Twenty-third Meeting of the Leaders' Representatives

29-30 September, 2015 – New York, NY
 

Chair’s Summary
Meeting of the Major Economies Forum
September 29-30, 2015

The Major Economies Forum met in New York on September 29-30, 2015. The meeting was chaired by U.S. Deputy National Security Advisor Caroline Atkinson and attended by ministers and officials from 16 of the major economies, with ministers and officials from Angola, Egypt, the Gambia, Marshall Islands, New Zealand, Norway, Peru, St. Lucia, Saudi Arabia, Singapore, Switzerland, Turkey, and the United Arab Emirates also participating. The co-Chairs of the ADP attended, as did representatives of the UNFCCC Secretariat and the UN Secretary-General’s Office. In addition, U.S Secretary of State John Kerry hosted a session for foreign ministers. This summary reflects the conclusions of the Chair.

At the Special Foreign Minister’s Session, Secretary Kerry stressed that climate change has to remain a top priority. He noted the progress made in the last year, including with the U.S.-China Joint Announcement, and with Intended Nationally Determined Contributions submitted by countries amounting to over 70 percent of global emissions. He recognized the technical aspects of the negotiations but urged Foreign Ministers to stay focused on the bigger picture. The incoming president of the Conference of the Parties, French Foreign Minister Laurent Fabius, emphasized that all issues cannot be settled at the last minute, and encouraged negotiators to find compromises before Paris, at the next negotiating session in Bonn. Several foreign ministers highlighted the role that foreign ministers can play in advancing momentum toward a Paris outcome. They stressed the serious threat posed by climate change for security and for economic and social development, characterizing climate change as an urgent foreign policy issue. A number of ministers highlighted the importance of resolving specific issues, including: giving greater effect to the long term temperature goal; ensuring that the agreement is durable and can promote increased ambition over time in a dynamic manner; ensuring that the agreement reflects the concerns of the particularly vulnerable countries; and reaching robust outcomes on adaptation and support.

Over the two-day meeting, facilitators led thematic sessions to seek convergence on how the Paris outcome could address certain key issues. The first day covered three topics: sessions on transparency and on a long-term goal were facilitated by Kwok Fook Seng of Singapore; and a session on differentiation was led by Michael Zammit Cutajar, Adviser to the Institute for Sustainable Development and International Relations (IDDRI, Paris). The focus of the second day was on finance, with Elliot Diringer, of the Center for Climate and Energy Solutions, facilitating three sessions.

A constructive transparency session built upon the discussion at the July MEF. Participants agreed that robust transparency for action and for support is critical for both the credibility of the agreement and to build confidence among Parties.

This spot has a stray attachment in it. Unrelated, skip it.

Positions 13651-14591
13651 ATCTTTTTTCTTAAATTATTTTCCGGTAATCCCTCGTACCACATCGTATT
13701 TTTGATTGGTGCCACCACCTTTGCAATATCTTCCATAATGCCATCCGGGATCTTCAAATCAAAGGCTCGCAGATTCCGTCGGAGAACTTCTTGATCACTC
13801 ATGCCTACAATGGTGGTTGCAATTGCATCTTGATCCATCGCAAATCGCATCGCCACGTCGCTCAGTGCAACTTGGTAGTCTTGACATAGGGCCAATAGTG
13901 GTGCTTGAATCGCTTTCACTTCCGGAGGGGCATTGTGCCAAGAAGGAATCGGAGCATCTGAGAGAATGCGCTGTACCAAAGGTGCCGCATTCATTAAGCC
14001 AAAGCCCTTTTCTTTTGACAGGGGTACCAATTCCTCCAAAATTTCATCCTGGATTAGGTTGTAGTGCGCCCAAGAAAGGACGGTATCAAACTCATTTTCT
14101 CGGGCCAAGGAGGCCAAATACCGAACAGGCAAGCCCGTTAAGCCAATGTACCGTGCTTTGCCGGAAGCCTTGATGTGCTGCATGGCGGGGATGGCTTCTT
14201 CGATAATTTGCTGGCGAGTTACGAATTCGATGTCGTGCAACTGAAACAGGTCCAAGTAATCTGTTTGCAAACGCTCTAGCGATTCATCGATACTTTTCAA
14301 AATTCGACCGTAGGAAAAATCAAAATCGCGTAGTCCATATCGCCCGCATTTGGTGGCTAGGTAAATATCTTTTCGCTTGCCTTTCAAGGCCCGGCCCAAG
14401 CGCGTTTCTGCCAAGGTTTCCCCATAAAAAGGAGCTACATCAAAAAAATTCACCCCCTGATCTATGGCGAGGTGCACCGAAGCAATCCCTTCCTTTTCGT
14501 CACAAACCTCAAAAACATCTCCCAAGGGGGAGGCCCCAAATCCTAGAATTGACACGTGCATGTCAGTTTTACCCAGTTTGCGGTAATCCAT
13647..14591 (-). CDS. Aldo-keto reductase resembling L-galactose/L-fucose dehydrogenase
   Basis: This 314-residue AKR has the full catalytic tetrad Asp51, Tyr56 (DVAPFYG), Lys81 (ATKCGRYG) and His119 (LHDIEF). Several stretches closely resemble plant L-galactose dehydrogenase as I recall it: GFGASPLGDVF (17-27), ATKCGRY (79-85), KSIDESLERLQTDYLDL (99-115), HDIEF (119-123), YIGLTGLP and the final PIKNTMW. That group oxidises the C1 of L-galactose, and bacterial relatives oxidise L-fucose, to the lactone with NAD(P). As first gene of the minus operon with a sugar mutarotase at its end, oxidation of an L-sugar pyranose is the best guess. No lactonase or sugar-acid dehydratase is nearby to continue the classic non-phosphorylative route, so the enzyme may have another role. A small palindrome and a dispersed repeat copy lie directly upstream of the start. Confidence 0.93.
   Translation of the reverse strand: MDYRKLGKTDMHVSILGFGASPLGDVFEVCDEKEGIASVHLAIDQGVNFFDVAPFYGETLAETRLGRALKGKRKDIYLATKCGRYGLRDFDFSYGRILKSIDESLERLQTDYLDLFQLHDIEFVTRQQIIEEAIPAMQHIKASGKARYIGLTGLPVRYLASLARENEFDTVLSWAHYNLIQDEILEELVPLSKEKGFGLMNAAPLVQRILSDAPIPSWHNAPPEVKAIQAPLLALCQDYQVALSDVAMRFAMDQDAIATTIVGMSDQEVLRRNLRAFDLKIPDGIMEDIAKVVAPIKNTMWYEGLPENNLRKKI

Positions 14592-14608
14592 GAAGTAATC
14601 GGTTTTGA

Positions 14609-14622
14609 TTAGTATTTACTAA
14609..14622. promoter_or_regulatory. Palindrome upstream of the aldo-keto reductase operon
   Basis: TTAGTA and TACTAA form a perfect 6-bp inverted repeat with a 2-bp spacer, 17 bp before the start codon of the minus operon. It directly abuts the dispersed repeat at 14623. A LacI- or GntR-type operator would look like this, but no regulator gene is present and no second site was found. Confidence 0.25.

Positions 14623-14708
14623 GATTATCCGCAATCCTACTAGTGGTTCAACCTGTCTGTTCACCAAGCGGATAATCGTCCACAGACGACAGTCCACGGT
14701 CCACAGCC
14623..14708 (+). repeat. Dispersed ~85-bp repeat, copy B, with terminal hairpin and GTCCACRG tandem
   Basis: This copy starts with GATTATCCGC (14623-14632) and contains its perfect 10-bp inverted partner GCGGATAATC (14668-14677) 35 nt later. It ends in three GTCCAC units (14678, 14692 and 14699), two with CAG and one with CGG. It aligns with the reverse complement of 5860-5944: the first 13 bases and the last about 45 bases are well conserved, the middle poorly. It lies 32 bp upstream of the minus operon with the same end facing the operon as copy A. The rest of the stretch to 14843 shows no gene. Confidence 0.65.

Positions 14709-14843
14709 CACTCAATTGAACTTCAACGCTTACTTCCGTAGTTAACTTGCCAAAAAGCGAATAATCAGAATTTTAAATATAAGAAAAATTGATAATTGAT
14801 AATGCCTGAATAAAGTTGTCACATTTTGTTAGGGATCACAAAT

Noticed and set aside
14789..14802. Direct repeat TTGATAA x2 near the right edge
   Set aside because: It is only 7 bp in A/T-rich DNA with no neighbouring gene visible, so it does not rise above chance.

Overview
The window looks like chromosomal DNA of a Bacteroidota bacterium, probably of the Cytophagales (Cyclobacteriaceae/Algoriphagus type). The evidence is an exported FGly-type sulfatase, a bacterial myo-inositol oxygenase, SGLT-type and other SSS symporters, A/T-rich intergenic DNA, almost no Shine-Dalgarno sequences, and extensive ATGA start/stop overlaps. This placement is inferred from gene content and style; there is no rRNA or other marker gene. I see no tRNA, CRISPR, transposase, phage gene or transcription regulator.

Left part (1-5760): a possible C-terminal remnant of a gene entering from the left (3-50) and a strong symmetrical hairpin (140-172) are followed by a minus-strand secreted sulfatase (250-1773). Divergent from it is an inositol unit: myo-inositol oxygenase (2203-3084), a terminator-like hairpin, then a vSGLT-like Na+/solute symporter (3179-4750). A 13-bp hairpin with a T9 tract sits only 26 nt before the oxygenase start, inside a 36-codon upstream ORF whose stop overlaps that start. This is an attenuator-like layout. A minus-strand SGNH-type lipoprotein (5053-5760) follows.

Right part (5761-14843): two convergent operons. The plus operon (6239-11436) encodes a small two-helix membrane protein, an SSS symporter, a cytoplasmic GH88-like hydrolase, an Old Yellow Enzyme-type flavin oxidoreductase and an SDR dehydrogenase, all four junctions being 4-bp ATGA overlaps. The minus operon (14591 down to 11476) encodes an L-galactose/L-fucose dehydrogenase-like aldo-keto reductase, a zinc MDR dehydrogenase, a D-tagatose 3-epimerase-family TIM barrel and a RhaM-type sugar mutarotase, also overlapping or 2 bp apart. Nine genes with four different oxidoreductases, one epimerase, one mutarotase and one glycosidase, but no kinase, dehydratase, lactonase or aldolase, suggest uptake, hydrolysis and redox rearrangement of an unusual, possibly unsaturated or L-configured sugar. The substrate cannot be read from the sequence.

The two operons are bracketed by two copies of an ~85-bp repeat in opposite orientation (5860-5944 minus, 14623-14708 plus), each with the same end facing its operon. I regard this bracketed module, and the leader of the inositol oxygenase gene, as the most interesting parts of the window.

There was growing convergence on the need for a new, enhanced transparency system, applicable to all. A number of Participants emphasized that a robust system will need to track individual and collective Party performance over time. Participants acknowledged the fact that different Parties have differing capacities, and that, as a result, differentiation must be built into the system, for example by providing flexibility on frequency and content.

Some Participants noted there should also be a transition period for those countries with capacity constraints. In this regard, there was general agreement that capacity building is essential to help developing country Parties in need to enhance their reporting ability over time and thus participate effectively in the system. A suggestion was made that capacity could be bolstered through a system similar to that adopted under the Montreal Protocol, which would fund dedicated in-country positions to help build expertise.

More specifically, there was general or emerging convergence that:

  • the enhanced system should be facilitative, non-intrusive and non-punitive;
  • it should promote improvement in reporting over time;
  • the fundamentals of the system should be established in the agreement, with details to be worked out in the post-Paris work program;
  • the system would be tailored as appropriate for the different areas of action and support;
  • for mitigation, reporting and review is critical to track Parties’ progress towards, and achievement of, the implementation of their nationally determined mitigation contributions;
  • it was important to have common accounting rules;
  • for adaptation, reporting is important to facilitate the sharing of experiences and lessons learned; and
  • for support, there should be clarity and transparency on tracking progress in the provision and receipt of support, and outcomes achieved.

In the long-term goal discussion, Participants addressed the issue of whether the Paris outcome should contain an additional long-term goal beyond the below 2-degree temperature goal.

A number of Participants, recalling that Parties had agreed at Cancun to review the below 2 degrees’ long-term temperature goal, as well as work under the 2013-2015 Review, supported strengthening it to a ‘below 1.5 degree’ goal. Other Participants expressed concerns about complicating the landscape with additional goals, beyond the stabilization of greenhouse gases objective contained in the Convention and the below 2 degree temperature goal. Still other Participants emphasized the importance of an aspirational goal that provides a direction of travel to mid- and/or end-century, and sends signals at both the national and global levels, including – importantly – to the private sector to spur investment and innovation.

Participants explored the merits of various collective aspirational options including: decarbonization; net zero; climate or carbon neutrality; global low-carbon transformation; and a green low-emission development path.